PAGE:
From “Culturally Deprived” to “At Risk”: The Politics of Popular Expression and Educational Inequality in the United States, 1960-1985
by Sylvia L. M. Martinez & John L. Rury — 2012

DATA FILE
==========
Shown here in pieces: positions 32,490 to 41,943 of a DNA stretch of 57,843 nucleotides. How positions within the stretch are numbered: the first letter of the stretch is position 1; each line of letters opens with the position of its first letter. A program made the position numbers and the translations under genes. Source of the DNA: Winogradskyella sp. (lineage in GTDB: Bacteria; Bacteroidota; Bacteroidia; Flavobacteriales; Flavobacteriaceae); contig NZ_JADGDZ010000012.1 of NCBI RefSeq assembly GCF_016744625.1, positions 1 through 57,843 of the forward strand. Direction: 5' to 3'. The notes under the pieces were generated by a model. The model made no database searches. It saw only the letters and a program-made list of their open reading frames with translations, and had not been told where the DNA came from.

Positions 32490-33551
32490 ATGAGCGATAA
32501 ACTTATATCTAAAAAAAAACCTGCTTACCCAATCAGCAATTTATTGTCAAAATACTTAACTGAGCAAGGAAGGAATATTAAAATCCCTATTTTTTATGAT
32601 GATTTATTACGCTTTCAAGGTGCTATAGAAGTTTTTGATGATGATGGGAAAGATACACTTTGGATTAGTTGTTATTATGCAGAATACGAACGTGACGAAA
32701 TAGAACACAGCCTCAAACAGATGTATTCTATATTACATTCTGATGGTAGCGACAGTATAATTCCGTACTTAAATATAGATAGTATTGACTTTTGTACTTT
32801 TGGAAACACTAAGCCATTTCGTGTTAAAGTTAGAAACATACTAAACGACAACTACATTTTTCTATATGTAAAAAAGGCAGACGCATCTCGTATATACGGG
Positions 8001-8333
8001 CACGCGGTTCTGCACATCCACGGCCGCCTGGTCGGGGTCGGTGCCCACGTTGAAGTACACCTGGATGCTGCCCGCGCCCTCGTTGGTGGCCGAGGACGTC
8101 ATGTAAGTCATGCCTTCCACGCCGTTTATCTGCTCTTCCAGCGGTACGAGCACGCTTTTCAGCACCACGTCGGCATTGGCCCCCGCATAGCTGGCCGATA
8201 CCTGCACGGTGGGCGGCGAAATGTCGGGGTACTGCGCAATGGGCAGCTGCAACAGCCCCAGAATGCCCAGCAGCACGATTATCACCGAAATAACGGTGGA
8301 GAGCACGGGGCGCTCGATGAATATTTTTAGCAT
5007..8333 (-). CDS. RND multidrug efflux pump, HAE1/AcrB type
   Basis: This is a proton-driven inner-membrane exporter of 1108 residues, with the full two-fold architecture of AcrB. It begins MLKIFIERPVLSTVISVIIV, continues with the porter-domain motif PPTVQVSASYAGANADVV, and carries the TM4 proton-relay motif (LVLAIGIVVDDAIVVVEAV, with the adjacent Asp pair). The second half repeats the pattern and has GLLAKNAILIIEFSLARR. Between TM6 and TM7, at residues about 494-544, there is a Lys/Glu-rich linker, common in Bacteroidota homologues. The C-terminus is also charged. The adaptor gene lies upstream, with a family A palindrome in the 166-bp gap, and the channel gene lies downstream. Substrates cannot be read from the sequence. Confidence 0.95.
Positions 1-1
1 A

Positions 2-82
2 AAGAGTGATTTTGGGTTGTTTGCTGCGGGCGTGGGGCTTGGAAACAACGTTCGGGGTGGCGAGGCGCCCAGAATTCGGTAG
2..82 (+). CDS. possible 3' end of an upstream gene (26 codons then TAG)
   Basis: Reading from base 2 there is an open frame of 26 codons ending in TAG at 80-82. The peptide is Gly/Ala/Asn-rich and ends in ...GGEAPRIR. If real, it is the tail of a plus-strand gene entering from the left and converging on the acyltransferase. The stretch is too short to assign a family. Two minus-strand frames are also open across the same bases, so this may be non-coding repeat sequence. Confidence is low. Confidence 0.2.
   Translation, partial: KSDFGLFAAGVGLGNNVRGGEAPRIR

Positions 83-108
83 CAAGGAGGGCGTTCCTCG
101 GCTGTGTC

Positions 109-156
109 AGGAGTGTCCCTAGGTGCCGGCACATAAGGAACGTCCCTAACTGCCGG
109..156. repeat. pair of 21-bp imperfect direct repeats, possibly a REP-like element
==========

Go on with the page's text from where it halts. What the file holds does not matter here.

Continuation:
This article examines the terms “culturally deprived” and “disadvantaged” in light of their popular use in the sixties and following decades, particularly in the ethnic and mainstream press. These expressions represented an effort to explain differences in educational attainment and academic achievement along lines of social class, race, and ethnicity from an environmental, liberal viewpoint. We consider the use of such terms from the standpoint of both the African American and Mexican American communities at the time, representing perspectives from the North, South, and West Coast. In doing this, we document a national effort by educators and the concerned public to comprehend and address long-standing patterns of social and educational inequity. State and federal programs that used “compensatory” and “remedial” education to address the problems of “culturally deprived” and “disadvantaged” communities are also considered, along with political tensions within and between the African American and Mexican American communities over benefits to be gained. The use of these expressions was eventually marked by controversy as ethnic communities and academic critics labeled them a new form of prejudice, based on conceptions of cultural and academic inadequacy. While the terms fell out of favor, a new generation was left with the problem of explaining persistent differences in educational outcomes and academic achievement that marked children’s lives. The expression “at risk” was brought into the mainstream, and the academic terms “social capital” and “cultural capital” were introduced and gained currency. While these new terms have not sparked the controversies of the past, they fail to fully characterize the systematic educational disadvantages experienced by children from poor or minority backgrounds. The article closes with a brief discussion of the recurring dilemma of how best to describe persistently unequal educational outcomes, particularly when they continue to correspond to broad patterns of social and economic inequality in contemporary society.
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